Yesterday, reader Blue pointed us to the fact that the Starwood Lurker on Flyertalk has added some clarifications around how existing Marriott Travel Package certificates will be affected by this weekend’s merger. In a move I don’t find terribly surprising, the Lurker says that you will no longer be able to upgrade and downgrade Travel Package certificates at all (new or old) after August 18th. In other words, you’ll want to make sure you’re happy with whatever category(ies) you’ve chosen, because you will be stuck with whatever it converts to in the new program. This really stinks if you intended to make up your mind later about where to stay and it stinks because Marriott hasn’t told us how these certificates will convert, so if you aren’t yet ready to make a committment to a particular hotel, you’ll be shooting in the dark. On the other hand, I actually think this might be good news in terms of a generous solution coming from Marriott – though it also has some potentially really negative reprecussions.
New info from Starwood Lurker IV
Here are the key statements the Starwood Lurker has released via Flyertalk:
- Travel packages set to expire during the booking blackout period (you can not book unattached old Travel Packages certificates between August 18-September 18) can be extended upon request
- Members will still be able to cancel unused 7-night certificates and get points back at a “reduced amount”.
- After 8/18, certificates cannot be upgraded or downgraded, regardless of when they were purchased.
- Between 8/18 and 9/18, you can cancel a Travel Package reservation, but you will not be able to rebook until after 9/18.
The first thing we have to ask is this: Is the Starwood Lurker a credible source?
That’s a question I wouldn’t have even posed in the past as the Starwood Lurker on Flyertalk has always been a pretty good resource for information. However, the Starwood Lurker previously said that existing unattached “floater” certificates would be converted to points. At this point, given the information from official channels, it seems that assertion was flat out incorrect. Should we be more inclined to believe these latest updates?
Unfotunately (in many ways), I think the answer is yes. While there were times when the point refund sounded like a plausible outcome, I’d bet it was a possible solution floated that didn’t come to fruition. On the other hand, this close to merger day, I am more inclined to believe that details like those above have been finalized. Furthermore, the floater certificate info came from a different Starwood Lurker. Starwood has a team on Flyertalk, and the latest here comes from Starwood Lurker IV. I’m not sure that makes it inherently more credible, but it’s less contradictory than it seems.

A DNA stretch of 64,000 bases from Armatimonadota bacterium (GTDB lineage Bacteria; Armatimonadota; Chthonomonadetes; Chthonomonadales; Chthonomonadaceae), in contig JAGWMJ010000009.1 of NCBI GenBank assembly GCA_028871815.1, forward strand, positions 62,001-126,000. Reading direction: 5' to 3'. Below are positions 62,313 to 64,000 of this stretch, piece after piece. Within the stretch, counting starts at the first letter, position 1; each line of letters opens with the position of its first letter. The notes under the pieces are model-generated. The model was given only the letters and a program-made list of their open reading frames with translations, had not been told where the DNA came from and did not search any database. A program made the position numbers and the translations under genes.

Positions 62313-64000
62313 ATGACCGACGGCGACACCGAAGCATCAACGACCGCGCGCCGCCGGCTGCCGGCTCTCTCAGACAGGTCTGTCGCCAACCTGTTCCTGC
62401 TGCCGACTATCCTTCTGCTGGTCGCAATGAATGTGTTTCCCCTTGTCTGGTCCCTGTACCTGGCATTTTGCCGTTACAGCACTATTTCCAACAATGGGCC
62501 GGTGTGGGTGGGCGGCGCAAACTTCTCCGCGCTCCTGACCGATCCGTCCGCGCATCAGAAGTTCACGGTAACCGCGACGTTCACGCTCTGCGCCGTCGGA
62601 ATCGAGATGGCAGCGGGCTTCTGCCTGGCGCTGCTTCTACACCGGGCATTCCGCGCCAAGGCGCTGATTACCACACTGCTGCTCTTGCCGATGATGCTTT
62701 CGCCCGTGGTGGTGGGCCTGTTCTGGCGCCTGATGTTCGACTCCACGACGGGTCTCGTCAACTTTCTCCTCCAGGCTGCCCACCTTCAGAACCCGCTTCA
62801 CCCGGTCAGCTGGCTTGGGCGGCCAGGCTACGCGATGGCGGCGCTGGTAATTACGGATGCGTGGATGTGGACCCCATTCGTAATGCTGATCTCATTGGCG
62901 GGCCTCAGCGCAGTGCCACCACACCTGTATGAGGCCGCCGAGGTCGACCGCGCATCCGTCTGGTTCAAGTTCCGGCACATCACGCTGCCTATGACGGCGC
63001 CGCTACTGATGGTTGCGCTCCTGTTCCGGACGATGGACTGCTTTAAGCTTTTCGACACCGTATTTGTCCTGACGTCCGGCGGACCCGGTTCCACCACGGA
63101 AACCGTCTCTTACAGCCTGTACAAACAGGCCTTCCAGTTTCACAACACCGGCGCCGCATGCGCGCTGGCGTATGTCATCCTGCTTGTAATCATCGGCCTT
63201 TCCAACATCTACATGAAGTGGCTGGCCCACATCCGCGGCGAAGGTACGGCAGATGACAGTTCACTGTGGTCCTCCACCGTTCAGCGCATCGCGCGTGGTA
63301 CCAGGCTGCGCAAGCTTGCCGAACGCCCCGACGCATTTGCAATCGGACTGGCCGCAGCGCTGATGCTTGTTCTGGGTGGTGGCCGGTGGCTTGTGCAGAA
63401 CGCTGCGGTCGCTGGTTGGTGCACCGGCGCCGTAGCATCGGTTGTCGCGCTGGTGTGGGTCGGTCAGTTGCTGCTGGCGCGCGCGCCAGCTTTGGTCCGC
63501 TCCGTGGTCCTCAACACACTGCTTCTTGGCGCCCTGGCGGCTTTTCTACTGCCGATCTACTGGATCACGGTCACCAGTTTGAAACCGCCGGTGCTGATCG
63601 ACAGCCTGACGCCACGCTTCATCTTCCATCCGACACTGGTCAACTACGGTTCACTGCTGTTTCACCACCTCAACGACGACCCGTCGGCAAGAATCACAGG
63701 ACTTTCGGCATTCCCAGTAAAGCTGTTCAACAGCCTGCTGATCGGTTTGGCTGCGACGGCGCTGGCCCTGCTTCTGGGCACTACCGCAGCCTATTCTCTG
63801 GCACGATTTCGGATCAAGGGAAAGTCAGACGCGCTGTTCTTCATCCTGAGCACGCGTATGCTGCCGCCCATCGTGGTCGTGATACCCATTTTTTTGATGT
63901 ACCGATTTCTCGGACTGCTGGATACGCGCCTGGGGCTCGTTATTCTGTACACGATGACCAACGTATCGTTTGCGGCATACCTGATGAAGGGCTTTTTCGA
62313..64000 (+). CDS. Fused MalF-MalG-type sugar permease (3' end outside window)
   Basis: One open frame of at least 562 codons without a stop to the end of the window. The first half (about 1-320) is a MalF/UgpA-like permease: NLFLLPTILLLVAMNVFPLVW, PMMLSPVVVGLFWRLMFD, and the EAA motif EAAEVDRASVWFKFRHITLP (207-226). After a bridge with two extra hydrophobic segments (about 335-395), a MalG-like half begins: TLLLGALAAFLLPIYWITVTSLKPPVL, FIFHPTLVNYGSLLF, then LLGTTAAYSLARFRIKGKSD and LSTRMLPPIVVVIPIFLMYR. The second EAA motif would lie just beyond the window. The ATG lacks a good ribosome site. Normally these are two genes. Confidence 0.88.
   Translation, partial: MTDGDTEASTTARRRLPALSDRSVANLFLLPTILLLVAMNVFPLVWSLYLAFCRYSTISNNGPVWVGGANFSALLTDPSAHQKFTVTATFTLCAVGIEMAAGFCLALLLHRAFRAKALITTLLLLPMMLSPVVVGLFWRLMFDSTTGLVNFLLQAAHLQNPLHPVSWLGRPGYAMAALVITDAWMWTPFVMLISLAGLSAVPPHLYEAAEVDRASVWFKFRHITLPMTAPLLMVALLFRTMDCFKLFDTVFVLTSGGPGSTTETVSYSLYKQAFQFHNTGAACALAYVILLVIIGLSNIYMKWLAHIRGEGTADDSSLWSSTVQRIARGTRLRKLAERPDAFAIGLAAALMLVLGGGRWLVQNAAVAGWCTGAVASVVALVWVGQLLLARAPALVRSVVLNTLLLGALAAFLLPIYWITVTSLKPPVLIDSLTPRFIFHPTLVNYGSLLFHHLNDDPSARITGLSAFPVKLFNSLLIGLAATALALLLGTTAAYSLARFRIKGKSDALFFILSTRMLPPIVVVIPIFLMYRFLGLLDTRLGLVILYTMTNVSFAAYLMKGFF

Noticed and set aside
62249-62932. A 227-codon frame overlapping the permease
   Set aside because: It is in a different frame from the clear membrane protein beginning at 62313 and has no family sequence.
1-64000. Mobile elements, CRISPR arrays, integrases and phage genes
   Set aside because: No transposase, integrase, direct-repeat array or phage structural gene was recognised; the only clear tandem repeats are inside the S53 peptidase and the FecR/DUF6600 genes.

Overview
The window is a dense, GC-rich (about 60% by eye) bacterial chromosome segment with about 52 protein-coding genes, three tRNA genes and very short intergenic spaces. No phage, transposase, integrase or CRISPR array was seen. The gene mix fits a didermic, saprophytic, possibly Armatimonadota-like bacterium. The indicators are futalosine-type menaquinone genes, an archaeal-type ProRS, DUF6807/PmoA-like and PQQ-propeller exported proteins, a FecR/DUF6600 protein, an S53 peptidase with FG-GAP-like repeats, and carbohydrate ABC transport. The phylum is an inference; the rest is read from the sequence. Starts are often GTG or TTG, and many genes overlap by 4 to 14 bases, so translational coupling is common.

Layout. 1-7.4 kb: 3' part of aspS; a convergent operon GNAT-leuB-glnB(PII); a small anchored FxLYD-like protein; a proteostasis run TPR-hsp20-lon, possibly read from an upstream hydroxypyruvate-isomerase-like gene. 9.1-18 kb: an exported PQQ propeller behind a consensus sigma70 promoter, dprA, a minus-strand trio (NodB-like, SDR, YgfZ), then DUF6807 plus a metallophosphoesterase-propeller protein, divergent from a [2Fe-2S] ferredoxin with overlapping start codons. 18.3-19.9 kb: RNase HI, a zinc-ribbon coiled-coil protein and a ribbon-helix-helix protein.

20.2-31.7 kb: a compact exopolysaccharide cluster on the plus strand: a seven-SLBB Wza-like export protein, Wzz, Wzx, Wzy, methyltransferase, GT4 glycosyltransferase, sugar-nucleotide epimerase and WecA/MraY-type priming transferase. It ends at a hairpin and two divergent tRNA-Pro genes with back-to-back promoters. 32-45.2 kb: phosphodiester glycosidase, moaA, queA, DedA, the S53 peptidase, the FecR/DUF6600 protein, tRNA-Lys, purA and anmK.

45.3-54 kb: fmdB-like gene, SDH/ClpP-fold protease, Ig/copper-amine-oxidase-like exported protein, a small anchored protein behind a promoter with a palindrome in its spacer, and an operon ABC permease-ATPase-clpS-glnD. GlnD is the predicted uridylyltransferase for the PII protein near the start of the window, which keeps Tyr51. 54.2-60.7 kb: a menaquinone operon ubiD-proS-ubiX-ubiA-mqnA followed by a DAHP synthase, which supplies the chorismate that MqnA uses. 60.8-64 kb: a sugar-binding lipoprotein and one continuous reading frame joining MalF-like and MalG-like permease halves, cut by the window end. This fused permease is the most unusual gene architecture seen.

Furthermore, as Greg has previously shown, continuing to offer upgrades and downgrades becomes extremely complex and potentially creates incredibly outsized value for downgraders (See: A case for gambling on top tier travel packages). According to the Lurker’s info, members will still be able to cancel unused 7-night certificates and get points back at a “reduced amount”. No word on what that means — does that mean reduced as compared to the original package price (i.e. the same as today) or reduced in the sense of getting even fewer points back? We don’t know for sure.
What will this mean for conversions? Which package should I get? Should I upgrade/downgrade right now?
This new information certainly thickens the plot with regard to travel packages. And the clock is winding down — you have until tomorrow to make any final redemptions / changes, and you have both the sea of miles and points enthusiasts scrambling for solutions and periodic Marriott outages with which to contend. If that sounds messy, it’s because it is. Greg is crunching the numbers right now and working on the detailed analysis — so if you’re not sure what to do, I suggest you stay tuned for another hour or two to get his take. At the end of the day, I think a lot of us are going to have to close our eyes, hold our noses, and take a leap of faith — Marriott certainly isn’t making this easy.